Long Exposure, Night Photography

Long Exposure, Night Photography

The new and exciting world of night photography opened up to me in the 1980’s when I took a College Photography course. Since photography is all about light, the possibilities are endless even at night, whether you’re interested in capturing cityscapes, fireworks or trying out artistic ideas with traffic or any swirling lights.

The difference between day and night photography is the amount of time the shutter is left open. In order for night photography to be possible, the camera shutter needs to be opened for a longer time than it is for day photography.

Camera

Consumer point and shoot cameras of the past did not have a feature that would allow the shutter to stay open longer, but many of the newer ones have a night option. The problem is that when you select this feature with a point and shoot camera, the shutter does stay open longer, but not necessarily long enough for dramatic photographs. You also don’t have control over the length of time that the shutter stays open.

For this reason, a DSLR camera is recommended. The “limitless possibilities” feature on the DSLR camera is called “bulb.” In order to use the bulb feature on a DSLR, a tripod is highly recommended. The longer the camera shutter is left open, the more the need for a tripod to steady the camera because any movement will show camera shake in the final image, though sometimes people want camera shake like this when their goal is unusual, artistic, colorful, streaking light designs. Try it out sometime on passing vehicles with their headlights, tail-lights, brake lights, etc. going down the highway at night. Just for practice, set your camera to bulb, or a very slow shutter speed, and try to photograph any moving traffic lights. You’ll see interesting streaks of light, and I’m sure that at that point, the “bug” will hit you and you’ll want to explore this option more.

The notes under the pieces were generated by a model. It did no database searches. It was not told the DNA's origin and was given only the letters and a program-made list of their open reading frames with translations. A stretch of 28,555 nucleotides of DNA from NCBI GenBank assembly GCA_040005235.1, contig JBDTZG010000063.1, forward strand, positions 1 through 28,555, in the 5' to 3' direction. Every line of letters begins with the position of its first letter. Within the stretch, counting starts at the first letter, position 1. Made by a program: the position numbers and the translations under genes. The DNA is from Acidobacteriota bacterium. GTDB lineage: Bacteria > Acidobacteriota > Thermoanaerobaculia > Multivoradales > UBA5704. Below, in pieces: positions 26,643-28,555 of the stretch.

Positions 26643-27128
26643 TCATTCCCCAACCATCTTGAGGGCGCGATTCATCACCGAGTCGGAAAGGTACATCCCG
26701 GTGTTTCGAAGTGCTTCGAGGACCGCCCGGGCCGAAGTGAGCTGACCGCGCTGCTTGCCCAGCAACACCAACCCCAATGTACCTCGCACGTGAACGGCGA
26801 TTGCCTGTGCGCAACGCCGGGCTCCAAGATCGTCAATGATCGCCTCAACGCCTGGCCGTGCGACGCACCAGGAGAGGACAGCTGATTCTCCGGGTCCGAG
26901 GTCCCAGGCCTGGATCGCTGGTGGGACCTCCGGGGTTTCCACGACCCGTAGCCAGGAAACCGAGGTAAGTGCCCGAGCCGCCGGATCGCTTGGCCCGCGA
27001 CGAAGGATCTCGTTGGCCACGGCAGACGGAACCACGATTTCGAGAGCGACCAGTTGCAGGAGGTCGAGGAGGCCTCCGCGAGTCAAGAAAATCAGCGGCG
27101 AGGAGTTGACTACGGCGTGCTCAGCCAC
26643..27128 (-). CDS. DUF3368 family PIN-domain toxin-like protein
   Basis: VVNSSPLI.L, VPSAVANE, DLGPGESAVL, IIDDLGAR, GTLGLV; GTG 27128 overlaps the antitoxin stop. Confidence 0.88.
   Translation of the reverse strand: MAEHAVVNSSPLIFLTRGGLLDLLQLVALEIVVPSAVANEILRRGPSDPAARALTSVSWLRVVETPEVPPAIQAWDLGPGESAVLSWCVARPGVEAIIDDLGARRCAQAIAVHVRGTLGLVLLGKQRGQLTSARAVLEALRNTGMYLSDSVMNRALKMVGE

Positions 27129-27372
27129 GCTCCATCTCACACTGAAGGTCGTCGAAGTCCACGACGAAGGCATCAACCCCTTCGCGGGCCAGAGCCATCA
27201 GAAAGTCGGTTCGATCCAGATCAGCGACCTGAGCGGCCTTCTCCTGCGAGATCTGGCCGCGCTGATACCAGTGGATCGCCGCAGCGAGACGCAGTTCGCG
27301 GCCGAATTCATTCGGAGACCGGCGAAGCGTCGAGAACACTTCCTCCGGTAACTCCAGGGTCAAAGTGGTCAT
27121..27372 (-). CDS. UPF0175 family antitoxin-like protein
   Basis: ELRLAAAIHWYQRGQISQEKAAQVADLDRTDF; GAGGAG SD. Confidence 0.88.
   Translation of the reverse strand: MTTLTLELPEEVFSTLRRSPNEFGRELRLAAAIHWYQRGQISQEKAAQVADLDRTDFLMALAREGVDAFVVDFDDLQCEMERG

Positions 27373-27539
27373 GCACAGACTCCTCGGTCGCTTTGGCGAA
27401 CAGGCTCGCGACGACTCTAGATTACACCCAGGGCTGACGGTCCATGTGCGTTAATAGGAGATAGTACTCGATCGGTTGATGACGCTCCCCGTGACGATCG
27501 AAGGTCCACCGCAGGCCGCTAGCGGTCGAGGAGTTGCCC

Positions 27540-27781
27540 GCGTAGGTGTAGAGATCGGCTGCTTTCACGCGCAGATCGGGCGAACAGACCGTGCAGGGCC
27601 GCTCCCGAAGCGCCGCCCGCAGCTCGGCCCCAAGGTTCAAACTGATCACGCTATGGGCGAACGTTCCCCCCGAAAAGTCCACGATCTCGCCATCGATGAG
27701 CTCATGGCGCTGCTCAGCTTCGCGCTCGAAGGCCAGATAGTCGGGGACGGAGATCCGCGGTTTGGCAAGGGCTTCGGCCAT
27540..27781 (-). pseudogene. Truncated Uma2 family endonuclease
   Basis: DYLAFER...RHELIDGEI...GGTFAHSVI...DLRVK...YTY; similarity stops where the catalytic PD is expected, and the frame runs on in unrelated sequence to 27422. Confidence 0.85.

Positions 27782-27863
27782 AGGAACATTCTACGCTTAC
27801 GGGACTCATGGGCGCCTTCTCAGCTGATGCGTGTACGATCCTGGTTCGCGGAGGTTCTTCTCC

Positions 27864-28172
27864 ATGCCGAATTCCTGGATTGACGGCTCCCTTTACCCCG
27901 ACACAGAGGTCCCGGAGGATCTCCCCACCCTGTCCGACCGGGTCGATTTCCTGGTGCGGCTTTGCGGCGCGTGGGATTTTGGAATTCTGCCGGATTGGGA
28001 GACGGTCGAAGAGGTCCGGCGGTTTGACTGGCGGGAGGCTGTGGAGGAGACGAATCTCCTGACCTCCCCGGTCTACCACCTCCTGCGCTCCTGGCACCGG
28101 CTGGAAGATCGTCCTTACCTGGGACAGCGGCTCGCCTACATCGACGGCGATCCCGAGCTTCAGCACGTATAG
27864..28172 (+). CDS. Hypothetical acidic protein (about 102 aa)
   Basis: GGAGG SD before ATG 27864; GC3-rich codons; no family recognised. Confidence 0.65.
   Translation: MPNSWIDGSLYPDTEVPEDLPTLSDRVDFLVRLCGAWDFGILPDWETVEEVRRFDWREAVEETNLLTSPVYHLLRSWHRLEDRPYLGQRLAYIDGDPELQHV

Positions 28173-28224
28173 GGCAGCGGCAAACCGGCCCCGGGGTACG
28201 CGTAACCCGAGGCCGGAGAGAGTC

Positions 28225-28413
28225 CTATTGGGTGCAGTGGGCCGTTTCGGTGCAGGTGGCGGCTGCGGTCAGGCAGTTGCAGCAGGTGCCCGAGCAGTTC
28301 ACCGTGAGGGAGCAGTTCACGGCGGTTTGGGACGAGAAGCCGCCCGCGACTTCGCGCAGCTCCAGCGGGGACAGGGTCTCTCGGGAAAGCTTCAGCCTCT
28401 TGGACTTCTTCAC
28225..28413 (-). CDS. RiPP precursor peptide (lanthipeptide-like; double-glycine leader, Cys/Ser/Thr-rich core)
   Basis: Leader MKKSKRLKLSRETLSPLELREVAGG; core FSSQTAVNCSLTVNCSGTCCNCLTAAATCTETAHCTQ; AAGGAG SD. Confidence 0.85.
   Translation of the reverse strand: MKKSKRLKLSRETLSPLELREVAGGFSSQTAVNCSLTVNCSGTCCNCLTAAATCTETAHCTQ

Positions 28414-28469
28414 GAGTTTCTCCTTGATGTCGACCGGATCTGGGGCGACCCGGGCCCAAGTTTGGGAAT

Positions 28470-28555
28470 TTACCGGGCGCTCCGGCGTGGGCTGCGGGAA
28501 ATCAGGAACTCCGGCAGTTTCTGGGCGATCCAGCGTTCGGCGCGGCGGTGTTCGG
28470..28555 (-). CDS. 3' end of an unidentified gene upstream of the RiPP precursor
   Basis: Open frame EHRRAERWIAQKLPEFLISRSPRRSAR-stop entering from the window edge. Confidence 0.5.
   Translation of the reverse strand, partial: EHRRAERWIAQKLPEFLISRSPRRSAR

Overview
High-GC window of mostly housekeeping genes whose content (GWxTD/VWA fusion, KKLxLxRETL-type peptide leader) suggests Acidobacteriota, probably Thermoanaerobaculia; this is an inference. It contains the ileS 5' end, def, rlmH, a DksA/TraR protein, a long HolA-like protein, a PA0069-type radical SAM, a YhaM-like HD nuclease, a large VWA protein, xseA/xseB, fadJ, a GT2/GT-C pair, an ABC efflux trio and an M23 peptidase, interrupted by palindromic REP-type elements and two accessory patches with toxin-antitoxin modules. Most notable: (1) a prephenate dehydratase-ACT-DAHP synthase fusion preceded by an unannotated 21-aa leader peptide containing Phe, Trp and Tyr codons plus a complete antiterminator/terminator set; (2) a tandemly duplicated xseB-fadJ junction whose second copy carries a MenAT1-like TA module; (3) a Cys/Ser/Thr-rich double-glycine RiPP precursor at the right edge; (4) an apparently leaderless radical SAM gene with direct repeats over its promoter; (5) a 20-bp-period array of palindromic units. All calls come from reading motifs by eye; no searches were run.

To take landscapes, cityscapes, Christmas lights, decorated Christmas trees, fireworks, etc., you will need a tripod to keep the camera steady. A camera remote shutter release is highly recommended as well because if you try to depress the shutter by hand, you may shake the camera even just a little and ruin the photograph.

The now considered “vintage” cameras used to have a remote shutter cable release that screwed into the shutter button, but now with the digital cameras there are two options. One is a remote without a cord, and the other is with the cord. The one without the cord did not work for me because it is designed for taking a photograph of yourself or yourself with your family because you need to be in front of the camera to use it. The one with the cord is recommended because you can use it standing behind the camera. For the D300s, when looking at the camera from the front, there is a place to press the prongs of the remote cable into place.

Lens for night photography

Any landscape lens would be fine for night photography because it depends on what you want to capture or crop in the scene. Mine is a 20mm lens which becomes a 30mm on my camera, and I found that to be plenty for the Philadelphia skyline. However, when I was standing on the Camden side, I wished I had at least tried my 300mm to capture a closer shot of some of the lighted buildings. Another factor is the aperture of the lens. My 20mm is a 2.8, so it lets in more light, so I would leave my shutter open perhaps a few seconds shorter then say a 3.5-5.6 lens.

Camera settings